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Romney warns Trump: Don't interfere with coronavirus relief oversight

Sen. Mitt RomneyWillard (Mitt) Mitt RomneyThe Memo: Trump's second-term chances fade Romney slams Trump for refusing to denounce QAnon on national television Overnight Defense: Pentagon IG to audit use of COVID-19 funds on contractors | Dems optimistic on blocking Trump's Germany withdrawal | Obama slams Trump on foreign policy MORE (R-Utah) on Friday released a letter with Sen. Jon TesterJonathan (Jon) TesterPush to expand Supreme Court faces Democratic buzzsaw Overnight Defense: National Guard says no federal requests for election security help | Dems accuse VA head of misusing resources | Army official links COVID-19 to troop suicides Democrats accuse VA head of misusing resources to stump for Trump, vulnerable GOP senators MORE (D-Mont.) calling on President TrumpDonald John TrumpPolice say man dangling off Trump Tower Chicago demanding to speak with Trump Fauci says he was 'absolutely not' surprised Trump got coronavirus after Rose Garden event Biden: Trump 'continues to lie to us' about coronavirus MORE to comply with the oversight requirements Congress attached to the $2.2 trillion coronavirus relief package signed into law last week.

“With trillions of taxpayer dollars being spent, it is critically important for the Administration to ensure full transparency and willingness for independent oversight,” Romney and Tester wrote in the April 3 letter to Trump.

The senators noted that the Coronavirus Aid, Relief and Economic Security (CARES) Act established three level of oversight for the hundreds of billions of dollars in federal aid: a special inspector general, a congressional oversight committee and a panel of inspectors general known as the Pandemic Response Accountability Committee (PRAC).

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Romney and Tester called on the president to report his administration’s plans for spending the funds to Congress.

“As you work to implement COVID-19 legislation, we ask that you provide Congress a detailed plan on how the government plans to execute these funds and what accountability measures are being put in place to ensure our taxpayer dollars are being spent efficiently and effectively,” they wrote.

Trump sparked controversy last week when he signaled in a signing statement attached to the $2.2 trillion law that his White House would supervise reports to Congress from the special inspector general for coronavirus relief, known as the SIGPR.

Citing Article II of the Constitution, Trump wrote: “I do not understand, and my Administration will not treat, this provision as permitting the SIGPR to issue reports to the Congress without the presidential supervision required by the Take Care Clause.”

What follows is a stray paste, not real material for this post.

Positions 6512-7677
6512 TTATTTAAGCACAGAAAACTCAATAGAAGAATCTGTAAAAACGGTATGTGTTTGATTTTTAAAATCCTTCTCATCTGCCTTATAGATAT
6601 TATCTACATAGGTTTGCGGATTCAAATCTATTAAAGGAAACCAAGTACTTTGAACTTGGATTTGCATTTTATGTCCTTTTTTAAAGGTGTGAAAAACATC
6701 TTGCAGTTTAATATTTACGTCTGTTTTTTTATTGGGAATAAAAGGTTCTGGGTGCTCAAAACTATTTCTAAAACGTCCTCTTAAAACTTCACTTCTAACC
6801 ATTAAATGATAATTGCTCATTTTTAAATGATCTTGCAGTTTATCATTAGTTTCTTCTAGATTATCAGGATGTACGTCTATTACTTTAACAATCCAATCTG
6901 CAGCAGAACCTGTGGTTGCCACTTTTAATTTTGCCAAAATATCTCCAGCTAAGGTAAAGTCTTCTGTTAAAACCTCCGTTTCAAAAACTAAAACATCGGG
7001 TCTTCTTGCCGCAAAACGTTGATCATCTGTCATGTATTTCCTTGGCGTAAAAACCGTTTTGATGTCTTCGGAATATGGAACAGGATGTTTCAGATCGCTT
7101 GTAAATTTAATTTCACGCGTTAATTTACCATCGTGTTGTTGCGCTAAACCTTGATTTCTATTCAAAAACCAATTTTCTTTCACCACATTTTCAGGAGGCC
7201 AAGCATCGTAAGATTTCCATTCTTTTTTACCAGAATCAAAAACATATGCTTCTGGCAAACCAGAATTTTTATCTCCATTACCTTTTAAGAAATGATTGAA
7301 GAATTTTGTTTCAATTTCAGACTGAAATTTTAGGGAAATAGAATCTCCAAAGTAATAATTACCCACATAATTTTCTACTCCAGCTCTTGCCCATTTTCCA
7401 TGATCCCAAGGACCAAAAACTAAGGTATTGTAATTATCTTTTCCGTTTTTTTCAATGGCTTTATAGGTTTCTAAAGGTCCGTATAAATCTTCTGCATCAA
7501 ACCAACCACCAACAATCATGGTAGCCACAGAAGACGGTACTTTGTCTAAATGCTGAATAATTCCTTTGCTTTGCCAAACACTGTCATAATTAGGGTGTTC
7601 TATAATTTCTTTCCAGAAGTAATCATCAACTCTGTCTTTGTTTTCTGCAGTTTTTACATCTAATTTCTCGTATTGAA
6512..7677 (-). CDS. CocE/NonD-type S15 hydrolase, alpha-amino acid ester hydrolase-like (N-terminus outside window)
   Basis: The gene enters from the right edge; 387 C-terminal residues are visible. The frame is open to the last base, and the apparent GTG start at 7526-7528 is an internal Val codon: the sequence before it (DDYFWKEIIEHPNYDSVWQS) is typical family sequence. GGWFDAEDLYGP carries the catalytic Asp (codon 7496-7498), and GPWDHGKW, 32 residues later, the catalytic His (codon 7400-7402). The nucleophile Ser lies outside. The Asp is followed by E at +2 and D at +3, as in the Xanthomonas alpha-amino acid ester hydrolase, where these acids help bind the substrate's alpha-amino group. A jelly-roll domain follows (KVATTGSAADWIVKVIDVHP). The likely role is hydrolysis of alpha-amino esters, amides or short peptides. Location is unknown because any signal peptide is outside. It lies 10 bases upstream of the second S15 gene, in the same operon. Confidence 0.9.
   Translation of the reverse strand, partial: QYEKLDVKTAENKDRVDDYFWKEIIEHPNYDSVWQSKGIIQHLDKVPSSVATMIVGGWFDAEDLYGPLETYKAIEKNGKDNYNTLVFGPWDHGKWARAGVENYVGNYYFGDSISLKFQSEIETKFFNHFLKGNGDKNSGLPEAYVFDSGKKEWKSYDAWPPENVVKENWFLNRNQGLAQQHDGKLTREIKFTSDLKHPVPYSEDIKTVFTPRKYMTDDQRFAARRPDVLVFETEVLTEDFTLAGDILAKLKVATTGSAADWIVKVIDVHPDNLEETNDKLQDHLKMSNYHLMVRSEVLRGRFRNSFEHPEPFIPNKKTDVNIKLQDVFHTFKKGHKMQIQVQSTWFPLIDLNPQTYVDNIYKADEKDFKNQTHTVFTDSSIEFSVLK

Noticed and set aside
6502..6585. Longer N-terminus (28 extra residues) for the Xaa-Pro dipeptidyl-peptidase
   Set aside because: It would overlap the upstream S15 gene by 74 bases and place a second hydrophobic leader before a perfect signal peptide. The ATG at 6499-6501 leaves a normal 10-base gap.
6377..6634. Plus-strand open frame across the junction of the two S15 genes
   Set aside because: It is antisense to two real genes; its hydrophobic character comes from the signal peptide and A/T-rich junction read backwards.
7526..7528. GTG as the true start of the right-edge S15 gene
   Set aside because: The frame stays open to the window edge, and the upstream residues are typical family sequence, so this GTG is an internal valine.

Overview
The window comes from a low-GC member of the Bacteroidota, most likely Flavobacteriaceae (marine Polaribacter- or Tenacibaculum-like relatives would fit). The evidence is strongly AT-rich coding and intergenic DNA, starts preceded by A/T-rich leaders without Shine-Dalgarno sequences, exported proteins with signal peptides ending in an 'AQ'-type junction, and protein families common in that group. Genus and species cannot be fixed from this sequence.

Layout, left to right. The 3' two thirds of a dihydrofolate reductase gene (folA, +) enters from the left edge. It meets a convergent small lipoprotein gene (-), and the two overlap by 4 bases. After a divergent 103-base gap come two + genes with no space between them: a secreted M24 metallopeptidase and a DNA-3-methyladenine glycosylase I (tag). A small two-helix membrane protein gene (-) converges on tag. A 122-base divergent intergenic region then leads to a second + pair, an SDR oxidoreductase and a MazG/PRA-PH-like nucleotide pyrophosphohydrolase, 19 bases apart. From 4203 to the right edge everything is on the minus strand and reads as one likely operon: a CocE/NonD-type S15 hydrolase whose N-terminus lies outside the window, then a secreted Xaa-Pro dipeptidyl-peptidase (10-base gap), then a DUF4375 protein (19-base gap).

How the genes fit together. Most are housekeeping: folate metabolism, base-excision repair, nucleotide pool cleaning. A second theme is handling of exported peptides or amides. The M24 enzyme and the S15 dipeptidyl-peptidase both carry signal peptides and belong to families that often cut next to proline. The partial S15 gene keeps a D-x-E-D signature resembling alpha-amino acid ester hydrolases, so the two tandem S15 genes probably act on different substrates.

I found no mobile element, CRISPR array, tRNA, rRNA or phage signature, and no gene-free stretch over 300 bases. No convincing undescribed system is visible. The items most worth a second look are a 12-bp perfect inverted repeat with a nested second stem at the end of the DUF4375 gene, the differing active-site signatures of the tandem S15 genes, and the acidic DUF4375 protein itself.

Romney and Tester on Friday warned the president not to interfere in the inspector general’s quarterly reports to Congress.

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“We expect that the Special Inspector General will fulfill its statutory responsibilities, and look forward to working with your administration to ensure robust oversight of taxpayer dollars,” they wrote.

The senators also raised concerns over the lack of permanent inspectors general at several departments and agencies tasked with implementing the coronavirus relief law, including the Departments of Health and Human Services, Treasury and Education.

Romney has emerged as one of Trump’s most outspoken critics in the Senate Republican Conference and has regularly taken heat from the president and his supporters as a result.

He was the only Senate Republican to vote to remove Trump from office at the end of the Senate impeachment trial earlier this year.

When Romney quarantined himself last month because of possible exposure to coronavirus, Trump joked, “Romney’s in isolation? Gee, that’s too bad.”

The president slammed the Utah senator in October as a “pompous ass” for criticizing his calls for other nations to investigate former Vice President Joe BidenJoe BidenBiden: Trump 'continues to lie to us' about coronavirus Rally crowd chants 'lock him up' as Trump calls Biden family 'a criminal enterprise' Undecided voters in Arizona wary of Trump, crave stability MORE.

Tester is a moderate Democrat who won a tough reelection race in 2018 in a state that Trump carried by 20 points in 2016.